Introduction of K H Canobi – Author
1) Who were you and what problem did you have when you started out?
When I started out, I was a cognitive scientist doing research in developmental psychology, but I was longing to write creatively and follow my long-held dream of publishing a novel.
My research looked at how people change in their thinking. And when I thought about how technological advances like the internet, smartphones and social media have affected us all, it made me wonder what the future will be like.
The teenage years are a key time for working out who you are and forming real connections and I think those things are especially hard in our current context of immersive game worlds and social media.
So, I wondered what it would be like to be a teenager in a future time when everyone dives into virtual worlds. What would it be like if people relied on VR headsets the same way we rely on smart phones? What would it be like to spend more time interacting in the virtual world than the physical world?
2) How did you solve it?
I took a career break from academia and started writing fiction. This involved many false starts, setbacks, rewrites, mugs of tea, and dark chocolate kit kats. But I learnt as I went and found myself writing a novel that combined my interest in psychology with my love of fast-paced thrillers. My kids were just moving into the teenage phase at that point, so I was thinking a lot about the role of technology in teenagers’ identities and relationships from a personal as well as a professional perspective.
I explored those ideas in my debut novel, Mindcull, which came out with Ford Street Publishing in 2019. It’s the story of Eila, a 16-year-old who posts VR clips of herself on a future version of social media. Her clips are so successful that she is shortlisted for an international competition by a global tech giant. This involves her travelling to a mansion in England to meet the other short-listees and trying out a cutting-edge new VR skin suit. But law enforcement officers coerce her into spying for them, underground activists reveal a murderous plot and Eila realises that her own mind is at risk. Surrounded by secrets and lies, she has to race to uncover the truth. And in the process, she must decide who to trust, and how far she’s willing to go to protect innocent lives.
3) What was the one thing that impressed you the most about following your passion?
How much I learned, was changed. and craved dark chocolate in the process.
4) How is sharing your story making a difference for you right now?
I love the connection with readers. It is very precious thing to try to write words that entertain and move people and make them think. I know from psychological studies how much people learn through stories, how they grow in empathy, and enter into the fictional character’s experiences.
The themes of Mindcull are important to me and I am really enjoying being a part of discussion with teens and communities about how we use technology and where we are heading.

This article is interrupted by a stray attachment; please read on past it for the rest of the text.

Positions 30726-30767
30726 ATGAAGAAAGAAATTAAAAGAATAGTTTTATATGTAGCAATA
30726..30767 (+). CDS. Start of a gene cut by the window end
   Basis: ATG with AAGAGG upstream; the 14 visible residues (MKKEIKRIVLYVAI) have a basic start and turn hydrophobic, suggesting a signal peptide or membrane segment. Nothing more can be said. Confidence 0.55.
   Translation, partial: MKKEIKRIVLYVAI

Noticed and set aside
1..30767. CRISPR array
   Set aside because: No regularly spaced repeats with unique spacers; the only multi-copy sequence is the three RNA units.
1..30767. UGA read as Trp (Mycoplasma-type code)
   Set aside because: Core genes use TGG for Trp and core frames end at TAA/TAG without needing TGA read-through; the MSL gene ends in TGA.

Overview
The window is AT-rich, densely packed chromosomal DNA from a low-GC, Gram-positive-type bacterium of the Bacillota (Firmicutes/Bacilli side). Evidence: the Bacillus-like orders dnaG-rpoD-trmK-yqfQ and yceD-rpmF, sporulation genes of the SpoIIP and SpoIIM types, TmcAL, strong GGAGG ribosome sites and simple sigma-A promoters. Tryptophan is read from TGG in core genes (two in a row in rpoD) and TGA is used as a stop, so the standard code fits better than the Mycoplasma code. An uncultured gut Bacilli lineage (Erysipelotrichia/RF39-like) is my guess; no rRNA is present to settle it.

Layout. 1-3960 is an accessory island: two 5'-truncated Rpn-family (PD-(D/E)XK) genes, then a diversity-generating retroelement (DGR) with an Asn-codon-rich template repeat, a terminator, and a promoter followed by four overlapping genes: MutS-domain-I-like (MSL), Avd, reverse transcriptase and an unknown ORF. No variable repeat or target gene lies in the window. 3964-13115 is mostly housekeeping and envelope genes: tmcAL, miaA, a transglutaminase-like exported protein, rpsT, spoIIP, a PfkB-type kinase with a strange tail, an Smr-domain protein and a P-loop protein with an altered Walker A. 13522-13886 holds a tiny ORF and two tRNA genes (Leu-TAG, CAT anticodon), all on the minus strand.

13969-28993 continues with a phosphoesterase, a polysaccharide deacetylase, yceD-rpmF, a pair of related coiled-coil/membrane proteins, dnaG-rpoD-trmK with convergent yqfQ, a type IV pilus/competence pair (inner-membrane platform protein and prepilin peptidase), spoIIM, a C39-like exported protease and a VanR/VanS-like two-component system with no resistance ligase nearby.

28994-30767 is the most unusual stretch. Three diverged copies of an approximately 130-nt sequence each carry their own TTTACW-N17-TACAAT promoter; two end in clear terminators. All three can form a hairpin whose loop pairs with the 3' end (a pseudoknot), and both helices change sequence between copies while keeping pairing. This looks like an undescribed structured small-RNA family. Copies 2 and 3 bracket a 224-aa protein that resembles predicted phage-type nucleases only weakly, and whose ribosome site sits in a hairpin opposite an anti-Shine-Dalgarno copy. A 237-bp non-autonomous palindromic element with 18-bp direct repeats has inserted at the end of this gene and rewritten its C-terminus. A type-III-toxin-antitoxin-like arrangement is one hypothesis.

5) As a child, what was your relationship with books?
I loved fiction – to the point of addiction. I lost myself in stories and would miss out on sleep and lose track of everything else. There were a few times when I walked into things on the way home from school while reading!
I spent decades trying to train myself to be able to read a chapter or two of a good novel then put it away to finish later. In my twenties, I worked and studied from home a lot and I used to ask my husband to take my current novel with him to his work so I would not be distracted by it.
6) What is the most important thing about what you want to do?
I want readers to connect with my protagonist Eila as she tries to uncover the truth. I want Mindcull to be give them the kind of joy that I felt as a teenager when I was plunged into an exciting story. And as they get pulled into Eila’s world, I want them to think about who they are, the kind of future that they’re hoping for, and the role of technology in their lives and relationships.
7) Do you believe books can change the world?
Absolutely. The stories of our whole lives can be deeply affected by stories in books. If a person reads a book that connects them to something true and profound, that changes them forever.
8) What do you hope people will take away from your story?
The tagline of Mindcull is, “Who can you trust when nothing is as real as virtual reality?” because it is about trying to work out what is authentic and what is right in a murky, confusing world. So when people ask me to sign their copy of Mindcull I often write, ‘May you see what is real.’ And that is what I hope they will take away from Mindcull – a reflection on what is real and what really matters in a world where they are bombarded with competing messages via technology.
9) What is your ultimate goal?
As a writer my ultimate goal is to write the very best stories I can. To entertain, challenge, stimulate and connect with my readers.
10) If you could change one thing about the world, what would it be?
Love, justice, kindness, mercy, and dark chocolate for all.